Posted at 11:00 PM on February 11, 2010
by Paul Tosto
Filed under: Housing & mortgages
There's a chunk of north Minneapolis where if you're thinking about buying a house, you better bring cash. That's not necessarily a bad thing, unless you're a first-time homeowner trying to compete against investors or a city trying to promote home ownership.
Here's the area we're looking at: Multiple Listing Service area 305
Last year, nearly two of every three transactions in that area were cash deals, a pace that was off the charts compared to other areas and astronomical compared to 2005 and 2006 when cash deals accounted for less than six percent of the sales.
Realtor Aaron Dickinson first mentioned this in a blog post a few weeks ago. He crunched some data for us using Multiple Listing Service statistics for all the deals in all the neighborhoods for the past five years. There are other pockets in Minneapolis where cash deals made up 40 to 50 percent of the house transactions last year.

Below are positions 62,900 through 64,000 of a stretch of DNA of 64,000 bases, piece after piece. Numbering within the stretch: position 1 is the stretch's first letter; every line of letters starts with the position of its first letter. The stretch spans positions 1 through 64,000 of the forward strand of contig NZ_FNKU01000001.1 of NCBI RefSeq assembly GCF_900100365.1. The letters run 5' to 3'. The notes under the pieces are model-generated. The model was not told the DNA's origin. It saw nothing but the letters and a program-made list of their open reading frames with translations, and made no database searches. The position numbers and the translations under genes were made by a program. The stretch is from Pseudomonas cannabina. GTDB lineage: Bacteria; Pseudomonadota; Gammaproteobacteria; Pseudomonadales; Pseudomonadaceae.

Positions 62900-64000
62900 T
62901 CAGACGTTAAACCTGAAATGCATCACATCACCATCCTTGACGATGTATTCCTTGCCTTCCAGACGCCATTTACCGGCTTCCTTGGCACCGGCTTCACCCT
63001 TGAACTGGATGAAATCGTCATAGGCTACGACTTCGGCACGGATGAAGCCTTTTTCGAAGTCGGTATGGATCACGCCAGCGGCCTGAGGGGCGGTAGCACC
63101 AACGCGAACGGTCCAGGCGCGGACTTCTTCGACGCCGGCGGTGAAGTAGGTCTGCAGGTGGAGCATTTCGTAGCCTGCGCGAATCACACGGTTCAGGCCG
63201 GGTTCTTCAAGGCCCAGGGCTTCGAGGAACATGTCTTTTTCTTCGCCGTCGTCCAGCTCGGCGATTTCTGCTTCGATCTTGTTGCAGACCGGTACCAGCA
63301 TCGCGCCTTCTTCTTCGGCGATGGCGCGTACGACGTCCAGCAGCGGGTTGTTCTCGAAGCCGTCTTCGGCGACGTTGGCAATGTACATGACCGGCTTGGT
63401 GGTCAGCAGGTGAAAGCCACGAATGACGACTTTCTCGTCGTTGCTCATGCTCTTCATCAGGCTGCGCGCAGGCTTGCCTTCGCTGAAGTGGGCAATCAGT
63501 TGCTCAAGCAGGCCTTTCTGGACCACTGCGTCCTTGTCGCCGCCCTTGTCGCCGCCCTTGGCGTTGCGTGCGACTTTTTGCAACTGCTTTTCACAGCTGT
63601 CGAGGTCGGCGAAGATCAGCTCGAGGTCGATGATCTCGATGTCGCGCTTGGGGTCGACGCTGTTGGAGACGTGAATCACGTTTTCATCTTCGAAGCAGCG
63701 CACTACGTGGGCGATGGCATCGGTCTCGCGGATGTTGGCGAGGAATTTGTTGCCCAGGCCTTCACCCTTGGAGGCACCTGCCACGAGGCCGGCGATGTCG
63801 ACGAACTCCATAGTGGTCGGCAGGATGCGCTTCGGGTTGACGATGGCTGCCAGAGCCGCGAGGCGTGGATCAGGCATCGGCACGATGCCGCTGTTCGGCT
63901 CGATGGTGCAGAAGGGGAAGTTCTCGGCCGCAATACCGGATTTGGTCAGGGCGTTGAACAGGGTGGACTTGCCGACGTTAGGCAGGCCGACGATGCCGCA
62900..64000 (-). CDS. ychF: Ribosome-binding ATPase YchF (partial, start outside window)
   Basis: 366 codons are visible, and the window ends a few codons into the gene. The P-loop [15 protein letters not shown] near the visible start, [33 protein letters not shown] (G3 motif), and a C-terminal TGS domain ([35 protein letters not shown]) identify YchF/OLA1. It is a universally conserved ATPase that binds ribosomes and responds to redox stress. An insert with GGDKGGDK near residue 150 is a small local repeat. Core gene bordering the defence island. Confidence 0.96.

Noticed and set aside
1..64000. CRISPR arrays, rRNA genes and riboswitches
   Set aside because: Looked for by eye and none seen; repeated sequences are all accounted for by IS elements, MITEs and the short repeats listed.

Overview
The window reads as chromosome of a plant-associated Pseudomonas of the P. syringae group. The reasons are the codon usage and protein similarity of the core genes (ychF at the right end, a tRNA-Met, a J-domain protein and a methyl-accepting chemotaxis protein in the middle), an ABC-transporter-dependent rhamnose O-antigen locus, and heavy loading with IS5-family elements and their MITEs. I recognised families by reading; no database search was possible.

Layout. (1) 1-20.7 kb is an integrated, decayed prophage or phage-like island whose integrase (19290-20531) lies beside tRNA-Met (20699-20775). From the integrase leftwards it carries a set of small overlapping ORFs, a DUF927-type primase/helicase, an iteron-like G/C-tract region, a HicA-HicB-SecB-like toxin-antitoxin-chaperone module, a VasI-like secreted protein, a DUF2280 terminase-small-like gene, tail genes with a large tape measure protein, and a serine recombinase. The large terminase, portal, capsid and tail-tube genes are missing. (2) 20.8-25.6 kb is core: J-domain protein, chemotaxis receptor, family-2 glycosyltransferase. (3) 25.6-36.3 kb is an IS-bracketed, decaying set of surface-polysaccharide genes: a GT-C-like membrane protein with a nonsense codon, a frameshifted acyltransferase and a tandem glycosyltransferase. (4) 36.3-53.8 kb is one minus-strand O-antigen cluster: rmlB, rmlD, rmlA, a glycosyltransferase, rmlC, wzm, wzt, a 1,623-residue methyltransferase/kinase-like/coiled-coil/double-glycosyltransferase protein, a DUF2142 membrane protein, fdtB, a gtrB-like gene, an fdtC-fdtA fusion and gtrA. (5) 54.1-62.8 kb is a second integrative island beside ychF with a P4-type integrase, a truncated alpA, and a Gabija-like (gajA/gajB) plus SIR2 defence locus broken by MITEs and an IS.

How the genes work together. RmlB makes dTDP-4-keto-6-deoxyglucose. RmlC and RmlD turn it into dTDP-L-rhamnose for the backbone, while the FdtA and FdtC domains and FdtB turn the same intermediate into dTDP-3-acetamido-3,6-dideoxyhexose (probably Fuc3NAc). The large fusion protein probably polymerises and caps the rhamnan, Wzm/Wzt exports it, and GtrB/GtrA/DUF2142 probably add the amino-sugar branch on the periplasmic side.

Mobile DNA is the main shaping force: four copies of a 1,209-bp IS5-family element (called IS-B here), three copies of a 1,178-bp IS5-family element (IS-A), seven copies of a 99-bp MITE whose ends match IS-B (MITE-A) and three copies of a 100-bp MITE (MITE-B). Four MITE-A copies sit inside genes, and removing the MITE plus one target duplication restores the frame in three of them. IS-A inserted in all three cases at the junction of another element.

Investors are the likely buyers for many of the homes. People who bring cash can get good deals, no doubt. The average price of a home in the Minneapolis-North MLS area was just under $55,000, or $36 a square foot in 2009, according to data collected by the Minneapolis Area Association of Realtors, the lowest of any tract in the Twin Cities.
So, is cash on the barrel a problem when it comes to home sales? Depends on your goals.
"Investor competition is a main challenge in bringing foreclosed properties on the market to homeowners," Thomas Streitz, director of housing policy and development for Minneapolis, told a U.S. House subcommittee a few weeks ago.
The city, he said in written testimony, is trying to prevent the turnover of single family homes to rentals but sellers are taking lower cash offers over the higher offers of developers working with the city's Neighborhood Stabilization Program.
"A homeowner with a FHA approved mortgage with a 30 day approval time does not compete with cash-in-hand private investors."
Can the interests of investors with cash to spend co-exist with the policy goals of putting people in their first home and stabilizing neighborhoods? How does a young person who needs to get a mortgage compete for an affordable house with an investor who can simply cut a check?